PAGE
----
I have been in online travel (and offline, before that) long enough to experience a number of distinct eras.
The first travel startup that I founded, in 2000, was billed as the first brochure-less tour operator in the UK.
Seriously – at that time, not having brochures as a tour operator was genuinely newsworthy.
Then the era of automation really took off.
To become a leading online travel agency you had to master a single process – such as flight search or flight booking.
In the period between 2000 to 2010, most of the leading OTAs as we know them found their feet and became the 10,000-plus employee monsters that they are today.
But what skills were required by the founders to achieve that?
Primarily, they were tech-related – you had to source data where no data sources existed (well, at least not those designed for millisecond response online use).
You also had to make a process efficient. And then you had to scale it (generally, a commercial problem).
You had to be first, or at least very early.
This took talent. It was a commercial talent once the initial tech solution was created.
The discovery and artificial intelligence era
We are moving into a new era, now that automation is largely done.
You can buy the tech that used to give a business a competitive advantage off the shelf – similar to how I can now use WordPress to manage content on a website, when I used to have to pay $1 million for a Broadvision licence 15 years ago. It’s a commodity.
You want flight, hotel, car rental or tour and activity data. It’s available.
This is where the OTAs have an Achilles Heel.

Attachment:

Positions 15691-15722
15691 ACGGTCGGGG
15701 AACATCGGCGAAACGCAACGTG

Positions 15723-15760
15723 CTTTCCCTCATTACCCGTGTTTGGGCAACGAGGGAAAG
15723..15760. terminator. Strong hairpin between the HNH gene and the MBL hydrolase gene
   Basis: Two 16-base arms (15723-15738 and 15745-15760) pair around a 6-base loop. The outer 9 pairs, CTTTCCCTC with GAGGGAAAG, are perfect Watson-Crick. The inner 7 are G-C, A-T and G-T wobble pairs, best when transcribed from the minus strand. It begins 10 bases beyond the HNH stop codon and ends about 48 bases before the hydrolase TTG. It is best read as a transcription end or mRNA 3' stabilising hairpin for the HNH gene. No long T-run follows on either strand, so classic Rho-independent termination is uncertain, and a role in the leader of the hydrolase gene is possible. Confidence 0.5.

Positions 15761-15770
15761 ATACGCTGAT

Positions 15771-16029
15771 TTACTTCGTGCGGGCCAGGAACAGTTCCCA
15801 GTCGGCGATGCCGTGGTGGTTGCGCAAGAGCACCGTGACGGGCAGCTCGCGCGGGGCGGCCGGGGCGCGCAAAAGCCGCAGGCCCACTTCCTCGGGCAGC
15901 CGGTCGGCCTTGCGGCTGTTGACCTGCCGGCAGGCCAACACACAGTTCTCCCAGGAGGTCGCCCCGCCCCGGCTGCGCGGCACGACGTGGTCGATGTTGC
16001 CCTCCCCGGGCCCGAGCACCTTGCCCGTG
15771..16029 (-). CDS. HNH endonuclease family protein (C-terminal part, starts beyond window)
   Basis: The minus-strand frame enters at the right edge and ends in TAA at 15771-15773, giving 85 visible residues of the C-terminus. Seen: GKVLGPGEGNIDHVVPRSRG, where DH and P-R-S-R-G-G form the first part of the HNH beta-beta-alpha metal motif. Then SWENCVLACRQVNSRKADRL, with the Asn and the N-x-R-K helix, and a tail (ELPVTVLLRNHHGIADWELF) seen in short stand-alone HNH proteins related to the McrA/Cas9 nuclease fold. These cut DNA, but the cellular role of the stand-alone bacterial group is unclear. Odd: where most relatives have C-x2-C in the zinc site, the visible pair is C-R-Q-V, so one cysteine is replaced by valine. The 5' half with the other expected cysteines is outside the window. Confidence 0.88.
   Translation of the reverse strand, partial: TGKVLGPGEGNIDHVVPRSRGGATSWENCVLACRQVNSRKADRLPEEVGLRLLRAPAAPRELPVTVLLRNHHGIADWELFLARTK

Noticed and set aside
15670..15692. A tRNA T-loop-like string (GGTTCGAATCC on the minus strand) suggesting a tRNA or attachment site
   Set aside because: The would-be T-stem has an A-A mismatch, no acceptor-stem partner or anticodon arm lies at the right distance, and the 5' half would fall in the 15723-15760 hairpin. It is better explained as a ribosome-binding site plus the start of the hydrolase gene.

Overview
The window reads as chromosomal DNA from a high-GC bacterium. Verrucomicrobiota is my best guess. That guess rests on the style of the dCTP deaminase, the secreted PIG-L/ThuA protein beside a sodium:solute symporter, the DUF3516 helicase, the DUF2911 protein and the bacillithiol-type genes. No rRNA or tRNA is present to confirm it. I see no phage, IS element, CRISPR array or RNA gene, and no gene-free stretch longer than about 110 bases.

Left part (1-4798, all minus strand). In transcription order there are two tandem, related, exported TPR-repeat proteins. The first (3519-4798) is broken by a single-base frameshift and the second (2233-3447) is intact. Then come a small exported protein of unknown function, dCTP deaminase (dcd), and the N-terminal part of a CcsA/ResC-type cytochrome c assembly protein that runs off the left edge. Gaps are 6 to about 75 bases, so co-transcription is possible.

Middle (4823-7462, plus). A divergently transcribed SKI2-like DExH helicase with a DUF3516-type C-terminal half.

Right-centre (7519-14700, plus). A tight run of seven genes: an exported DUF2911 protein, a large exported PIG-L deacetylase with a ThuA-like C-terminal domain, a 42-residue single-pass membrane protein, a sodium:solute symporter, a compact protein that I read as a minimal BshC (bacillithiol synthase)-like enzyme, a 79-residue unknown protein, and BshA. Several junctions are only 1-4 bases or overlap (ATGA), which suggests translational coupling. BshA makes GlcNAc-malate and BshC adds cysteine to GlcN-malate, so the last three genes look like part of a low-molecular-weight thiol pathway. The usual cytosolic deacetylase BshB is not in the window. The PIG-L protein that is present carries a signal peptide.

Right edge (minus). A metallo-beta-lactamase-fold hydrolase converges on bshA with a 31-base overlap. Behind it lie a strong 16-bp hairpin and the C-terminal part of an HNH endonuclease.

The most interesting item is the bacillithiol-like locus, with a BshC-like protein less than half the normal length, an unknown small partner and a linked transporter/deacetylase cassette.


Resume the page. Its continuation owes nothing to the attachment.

Full control of the experience from shopping to delivery enabling them to innovate or remove friction at every level. That’s why they are winning.
The tech and commercial skills that got the OTAs to where they are is not the talent required to thrive in this new era.
Creating differentiation in this era requires you to be able to devise features, interactions, tone of voice (especially important in voice UIs), and know how data insights can be applied.
This is all much more emotional than technical. A different part of the brain. A different type of person. Individuals can flourish rather than teams.
Restructure the companies
The OTAs should copy the music industry. There it is all about finding talent, young and old, and making the talent the story. You only hear about the musicians/singers, not the commercial people (Simon Cowell excepted).
The OTAs need to find it, promote it, enable and empower it and then reward it.
Online travel, it’s the commercial people we hear about at conferences. Wrong narrative, sorry!
How would the new structure work?
Put the talent in charge of user experience. Of the product. Of the direction. Make the commercial organisation support the talent rather than the other way around as it is today.
This is what startups do (out of necessity or situation) and big OTAs don’t.
Name a famous musician you admire. Right, now tell me who their music label is… I bet you can’t.
Yet it doesn’t matter. What matters is the TALENT, not the commercial team.
Sure, you would not hear about talent without the commercial team, but the talent is what is at the front and what you, as a fan, care about.
You buy that musician’s next album (if you buy albums at all), not the label’s next output.
One challenge OTAs have is that this new talent won’t take a mid-level job at a business. They may find themselves there due to an acquisition and stick for a few months, but they don’t hold them.
The only place talent is comfortable is in startups, where they can show off their talent, even if they are on a secondary stage.
They want to be the guitarist facing 500 ecstatic fans, doing a ten-minute solo, rather than an off-stage roadie in a larger show.
The OTAs have become very commercial and unattractive for true talent to work at.
In the previous commercial era, OTAs could afford to lose the talent they had acquired as part of their acquisition programmes as long as they kept the customers/partnerships/tech/brand from that acquisition.
But in this new talent-led era, this isn’t the optimal outcome.
Likely to mean that when customer experience expertise becomes the differentiator, as it will in the new non-tech differentiating era, OTAs may no longer be king of the hill.
Buy the popcorn!
NB: U2 concert image via BigStock.